A Year of Fridays

Looking back on The Action Cookbook Newsletter's 2020 and the best things we enjoyed along the way

Hello, and welcome back to the final Friday edition of The Action Cookbook Newsletter for 2020.

Wait a second, it’s not Friday.

… is it Friday?

Well, no, it’s not. But I’d like to take Christmas Eve off from writing, and judging by the slower readership so far this week, it’s safe to assume that many of you are also taking some time off. So I’m sending this two days early!

This newsletter has come a long way this year. This is the 160th (!) newsletter I’ve sent in 2020, and some quick back-of-an-envelope math puts that to be around 283,000 words, somewhere between James Joyce’s Ulysses and George RR Martin’s A Game of Thrones in length. This is to say: it’s been a big undertaking! But you’ve shown up: As of current writing, over 3,100 people are on the full email list, and 522 people have taken the plunge as paid subscribers, numbers that both surprise and humble me.

I’m glad you’re here, and I hope you’ll all stick around for even bigger and better things in 2021.

Though I try to offer a wide range of things in my writing here, the true anchor of this publication is the Friday digest, where I share seven good things meant to improve your weekend ahead. The format isn’t rock-solid rigid, but generally that means a recipe, a cocktail, recommendations of music, a book, something to watch, and then reader-submitted pictures of their household animals.

Occasionally, I’ll send these Friday newsletters as free emails, but usually they go to paying subscribers only. You should consider becoming one if you’re not already, or giving a gift subscription to someone you think might enjoy this newsletter!

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Today, as we reach the end of a very long year, I’d like to look back at some of the biggest successes and audience favorites in each category.

7) Recipes

Every Friday newsletter is anchored by a recipe. Some are modest weeknight meals, others are completely bonkers all-weekend creations. All are delicious.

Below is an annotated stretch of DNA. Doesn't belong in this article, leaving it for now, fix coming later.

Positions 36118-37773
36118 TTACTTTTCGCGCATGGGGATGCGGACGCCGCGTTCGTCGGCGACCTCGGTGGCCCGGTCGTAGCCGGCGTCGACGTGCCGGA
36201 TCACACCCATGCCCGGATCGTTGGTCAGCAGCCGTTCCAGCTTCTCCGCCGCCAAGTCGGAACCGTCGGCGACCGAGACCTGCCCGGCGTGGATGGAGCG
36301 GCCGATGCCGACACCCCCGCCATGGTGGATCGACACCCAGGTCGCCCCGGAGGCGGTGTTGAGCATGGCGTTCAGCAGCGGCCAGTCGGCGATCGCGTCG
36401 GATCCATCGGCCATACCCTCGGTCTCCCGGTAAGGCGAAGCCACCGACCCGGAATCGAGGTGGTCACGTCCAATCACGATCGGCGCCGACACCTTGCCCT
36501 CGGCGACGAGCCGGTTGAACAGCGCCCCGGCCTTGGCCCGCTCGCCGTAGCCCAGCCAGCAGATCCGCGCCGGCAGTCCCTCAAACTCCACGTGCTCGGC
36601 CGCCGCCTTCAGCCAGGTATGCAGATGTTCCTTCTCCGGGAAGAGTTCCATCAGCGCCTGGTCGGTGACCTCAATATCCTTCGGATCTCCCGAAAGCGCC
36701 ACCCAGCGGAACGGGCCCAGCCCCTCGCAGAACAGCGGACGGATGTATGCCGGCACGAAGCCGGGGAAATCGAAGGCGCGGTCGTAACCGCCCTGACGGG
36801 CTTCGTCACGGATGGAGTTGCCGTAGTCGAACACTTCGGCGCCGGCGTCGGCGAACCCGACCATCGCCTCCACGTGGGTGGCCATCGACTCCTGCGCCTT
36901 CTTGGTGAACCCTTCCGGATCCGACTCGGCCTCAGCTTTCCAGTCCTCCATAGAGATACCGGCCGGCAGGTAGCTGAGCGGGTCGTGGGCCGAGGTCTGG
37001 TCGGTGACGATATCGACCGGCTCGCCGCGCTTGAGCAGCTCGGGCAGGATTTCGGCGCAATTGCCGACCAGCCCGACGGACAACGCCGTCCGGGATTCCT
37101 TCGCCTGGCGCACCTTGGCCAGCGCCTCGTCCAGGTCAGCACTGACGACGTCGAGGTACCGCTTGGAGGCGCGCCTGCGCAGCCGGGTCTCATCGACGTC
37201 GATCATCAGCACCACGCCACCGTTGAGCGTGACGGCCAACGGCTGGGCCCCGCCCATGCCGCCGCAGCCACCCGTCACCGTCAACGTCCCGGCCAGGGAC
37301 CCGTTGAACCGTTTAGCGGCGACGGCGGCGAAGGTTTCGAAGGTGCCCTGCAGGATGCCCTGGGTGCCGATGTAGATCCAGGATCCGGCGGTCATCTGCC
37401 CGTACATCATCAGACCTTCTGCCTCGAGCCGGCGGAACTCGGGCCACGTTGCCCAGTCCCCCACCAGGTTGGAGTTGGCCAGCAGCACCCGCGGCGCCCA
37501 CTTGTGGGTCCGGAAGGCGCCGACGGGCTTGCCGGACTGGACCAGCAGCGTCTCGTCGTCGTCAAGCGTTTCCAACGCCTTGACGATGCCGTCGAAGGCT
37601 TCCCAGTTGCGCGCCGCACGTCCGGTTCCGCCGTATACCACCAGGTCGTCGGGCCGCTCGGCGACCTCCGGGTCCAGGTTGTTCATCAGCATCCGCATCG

The signature dish of this publication, so much so that I worked with Homefield Apparel and artist Kev Roche to immortalize it in a very comfortable t-shirt. Sure, it’s just a spicy pork sandwich. But it’s also, some say, a way of life.

Pasta salad doesn’t have to be boring! Undo the damage generations of half-assed picnics have done to this much-maligned dish with the right mixture of add-ins and a killer roasted-tomato vinaigrette.

Easily the best pizza I’ve ever made, and one of the best dishes, full-stop.

A quick, simple, flavorful marinade for pork or chicken that I’ve used on an almost weekly basis this year. Give your grilling some pop.

One of the most ostentatious food stunts I’ve done, and it turned out to be remarkably good, which was really as much of a surprise to me as it was to you.

Should you wrap cheese sticks in pepperoni and grill them? Yes. Yes you should.

Beef weekend? Beef weekend.

6) Cocktails

Raise a toast to the year ending; we’ve got something for every season.


5) Music

These are the best things I listened to in 2020. They’re not all from 2020! I refuse to be constrained by the linear concept of time.

  • Meet Me @ The Altar, “Garden”

  • Hum, Inlet

  • Otis Junior, Cool

  • Tyler Childers, Long Violent History

  • Spanish Love Songs, Brave Faces Everyone

  • Margo Price, That’s How Rumors Get Started

  • BLACKSTARKIDS, Whatever, Man

  • Phoebe Bridgers, Punisher

  • Waxahatchee, Saint Cloud

4) Books

If you’re like me, you may have found it difficult at times to focus long enough to read an entire book in 2020. The ones that did hold my Uncertain-Times-addled attention are some special books, then, and they include one brand-new one releasing in just a few weeks.

A breathtaking science-fiction debut novel that imagines the worldwide reaction to the imminent threat of an extinction-level comet’s approach; it’s expansive and thoughtful, grounded in both scientific reality and deep philosophy, more Contact than Armageddon. This book releases in January and you should pre-order it.

A fantastical, hilarious and wildly original story that follows the titular protagonist’s life from the day he was born backstage at a Broadway theater to a life of crime on the streets of 1940s New York City and beyond. It’s a terrific, breezy, escapist read.